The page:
Northwest States Face Major Cuts Under Trump’s Proposed Budget 

July 10, 2017

Philanthropy Northwest recently hosted a policy briefing on President Trump’s proposed 2018 budget and its implications for the Northwest.  This membership briefing drew participants from across the region.

Michael Leachman, the Director of State Fiscal Research at the Center for Budget and Policy Priorities, delivered a sobering presentation about the projected impact of proposed cuts in both the President’s budget and the American Health Care Act. Leachman's presentation focused on the version of the proposed legislation in the House at the time of the webinar. More information has come to light with the recently introduced Senate bill, but both versions would deliver major cuts to Medicaid with millions of families projected to lose coverage. 

Leachman shared that cuts to the social safety net alone (through the President’s budget and AHCA) would total $44 billion for 2018. The Medicaid health care cost shift to Pacific Northwest states alone over the next 10 years is staggering.

Leachman said Northwest states will be particularly impacted by cuts to three areas: Medicaid, SNAP (also known as food stamps), and other federal aid to programs and services that help produce clean water, affordable housing, nutrition for newborns born into poor families, and infectious disease protections, among others. Trump’s budget would also eliminate the Low Income Housing Assistance Program (LIHEAP), which helps low-income seniors and others pay their home energy bills.

Neither state budgets nor philanthropy have the capacity to fill this gap, Leachman said. That led to a lively panel discussion of Philanthropy Northwest members including Diana Birkett Rakow, Vice President, Public Affairs, Communications and Brand Management, Kaiser Permanente; Liz Moore, Executive Director, Montana Non-Profit Association; and Bill Basl, former Executive Director of Serve Washington and the immediate past National Director of AmeriCorps.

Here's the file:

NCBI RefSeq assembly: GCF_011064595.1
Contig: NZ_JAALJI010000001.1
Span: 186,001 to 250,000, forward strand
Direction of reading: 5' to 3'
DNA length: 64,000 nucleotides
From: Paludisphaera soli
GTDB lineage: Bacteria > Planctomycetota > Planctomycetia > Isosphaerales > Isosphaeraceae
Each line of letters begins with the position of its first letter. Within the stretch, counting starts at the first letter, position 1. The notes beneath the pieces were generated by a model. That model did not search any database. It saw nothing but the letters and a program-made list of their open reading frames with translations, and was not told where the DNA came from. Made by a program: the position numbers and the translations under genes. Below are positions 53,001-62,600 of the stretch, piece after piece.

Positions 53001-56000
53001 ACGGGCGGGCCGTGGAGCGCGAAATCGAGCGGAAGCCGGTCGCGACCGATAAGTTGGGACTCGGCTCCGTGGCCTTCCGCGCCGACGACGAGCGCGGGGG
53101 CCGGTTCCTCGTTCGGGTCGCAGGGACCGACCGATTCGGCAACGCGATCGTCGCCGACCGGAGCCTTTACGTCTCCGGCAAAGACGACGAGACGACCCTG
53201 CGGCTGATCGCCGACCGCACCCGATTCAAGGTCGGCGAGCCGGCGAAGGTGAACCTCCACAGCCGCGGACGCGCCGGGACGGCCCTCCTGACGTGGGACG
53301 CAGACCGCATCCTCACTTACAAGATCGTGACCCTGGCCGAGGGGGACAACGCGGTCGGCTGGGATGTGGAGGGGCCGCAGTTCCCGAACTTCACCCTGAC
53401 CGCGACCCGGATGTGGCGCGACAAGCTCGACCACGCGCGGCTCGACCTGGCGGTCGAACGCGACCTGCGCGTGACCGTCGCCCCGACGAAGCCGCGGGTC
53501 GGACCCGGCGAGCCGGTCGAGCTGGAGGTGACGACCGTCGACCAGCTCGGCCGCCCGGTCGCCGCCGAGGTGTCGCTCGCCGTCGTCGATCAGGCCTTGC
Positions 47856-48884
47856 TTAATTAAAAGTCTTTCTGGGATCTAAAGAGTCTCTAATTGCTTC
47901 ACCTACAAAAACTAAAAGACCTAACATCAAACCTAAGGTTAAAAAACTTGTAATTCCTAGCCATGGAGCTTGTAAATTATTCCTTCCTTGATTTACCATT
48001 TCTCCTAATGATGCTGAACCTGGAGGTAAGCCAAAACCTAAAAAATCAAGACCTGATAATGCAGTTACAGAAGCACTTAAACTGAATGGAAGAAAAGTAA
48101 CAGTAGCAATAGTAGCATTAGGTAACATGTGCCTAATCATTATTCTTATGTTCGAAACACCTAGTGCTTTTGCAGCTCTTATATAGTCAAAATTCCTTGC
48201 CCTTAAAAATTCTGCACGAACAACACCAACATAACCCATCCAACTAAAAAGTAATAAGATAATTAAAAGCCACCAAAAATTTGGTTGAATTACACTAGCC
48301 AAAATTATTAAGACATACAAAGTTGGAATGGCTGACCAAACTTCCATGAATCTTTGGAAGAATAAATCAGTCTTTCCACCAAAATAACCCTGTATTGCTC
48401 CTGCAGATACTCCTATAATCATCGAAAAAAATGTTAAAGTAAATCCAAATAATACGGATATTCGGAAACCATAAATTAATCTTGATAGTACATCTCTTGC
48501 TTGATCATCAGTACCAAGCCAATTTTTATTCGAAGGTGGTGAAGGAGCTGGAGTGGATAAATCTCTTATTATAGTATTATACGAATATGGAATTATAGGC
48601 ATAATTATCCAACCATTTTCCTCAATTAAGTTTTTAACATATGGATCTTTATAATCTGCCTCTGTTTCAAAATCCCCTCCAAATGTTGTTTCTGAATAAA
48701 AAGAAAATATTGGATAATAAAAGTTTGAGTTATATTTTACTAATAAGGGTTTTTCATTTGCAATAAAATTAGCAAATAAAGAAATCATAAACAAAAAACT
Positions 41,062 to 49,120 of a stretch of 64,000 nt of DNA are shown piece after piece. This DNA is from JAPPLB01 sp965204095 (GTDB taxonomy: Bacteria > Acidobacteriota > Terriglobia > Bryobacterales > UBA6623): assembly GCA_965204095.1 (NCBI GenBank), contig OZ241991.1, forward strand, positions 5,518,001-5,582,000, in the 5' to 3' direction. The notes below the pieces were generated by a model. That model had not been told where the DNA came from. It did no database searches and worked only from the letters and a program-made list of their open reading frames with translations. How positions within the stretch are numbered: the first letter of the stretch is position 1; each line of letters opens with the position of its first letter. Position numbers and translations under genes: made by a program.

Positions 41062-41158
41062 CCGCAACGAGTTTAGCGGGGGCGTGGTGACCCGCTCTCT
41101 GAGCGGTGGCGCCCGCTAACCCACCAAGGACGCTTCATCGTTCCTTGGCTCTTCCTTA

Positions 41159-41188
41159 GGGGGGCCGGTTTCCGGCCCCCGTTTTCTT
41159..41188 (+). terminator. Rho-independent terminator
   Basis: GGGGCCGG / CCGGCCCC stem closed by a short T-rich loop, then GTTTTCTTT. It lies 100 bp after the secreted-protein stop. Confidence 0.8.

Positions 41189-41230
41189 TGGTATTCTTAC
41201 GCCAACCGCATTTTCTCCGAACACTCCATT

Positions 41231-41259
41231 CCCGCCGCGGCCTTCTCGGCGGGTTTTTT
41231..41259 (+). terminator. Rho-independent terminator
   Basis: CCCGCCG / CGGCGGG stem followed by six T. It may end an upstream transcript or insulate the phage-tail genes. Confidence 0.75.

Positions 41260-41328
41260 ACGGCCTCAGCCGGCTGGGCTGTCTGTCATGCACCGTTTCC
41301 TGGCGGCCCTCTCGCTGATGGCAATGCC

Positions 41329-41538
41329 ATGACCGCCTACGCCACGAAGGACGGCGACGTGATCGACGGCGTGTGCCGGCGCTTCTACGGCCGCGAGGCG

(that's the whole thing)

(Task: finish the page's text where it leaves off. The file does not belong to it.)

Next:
Moore said that from her perspective leading an organization that represents nonprofit members across Montana, philanthropy can support nonprofits in several ways, including:

  • Helping them build their capacity to advocate
  • Partnering with them to stay focused on their mission
  • Being proactive rather  than reactive, even in a rapidly changing environment
  • Maintaining a strengths-based approach where nonprofits can capitalize on their assets and what's working well and creating impact. 

Rakow said that one way foundations can respond to the cuts is by effectively communicating the stories of those affected. Foundations are uniquely positioned to  provide personal narratives from those impacted with powerful research and data that can reach policymakers working toward non-partisan solutions, she said. Foundations can direct grants to support communications capacity for their grantees, for example. 

“Philanthropy can have a particularly powerful voice because it doesn’t represent one particular interest or partisan politics,” Rakow said. “It’s really about mission and shared values to help people and communities by funding stories of impact.”  She expands on this discussion in a short video conversation with Philanthropy Northwest's Advocacy Catalyst Fellow, Remy Trupin.

Basl added that funders should take advantage of the coming August recess to engage members of Congress in their districts and emphasize federal return on investment, including when local dollars are matched by the states or philanthropy. He also suggested ways to engage local elected officials, including mayors, county executives and state legislators who will ultimately bear brunt of cuts as messengers to federal lawmakers.  

Everyone who participated in the webinar supported the idea of a collective voice from foundations and nonprofit grantees, and it’s clear that Philanthropy Northwest members are responding. For example, the Seattle Foundation has established a Resilience Fund, Montana members are working with Philanthropy Northwest on Congressional roundtables, and the Legal Foundation of Washington is working with grantees to “reframe” language so that their messages can be heard. 

This webinar is the first in a series as the budget process rolls out in the House and Senate. Stay tuned for future opportunities to engage through webinars and in person at our 2017 annual conference in Vancouver, Washington.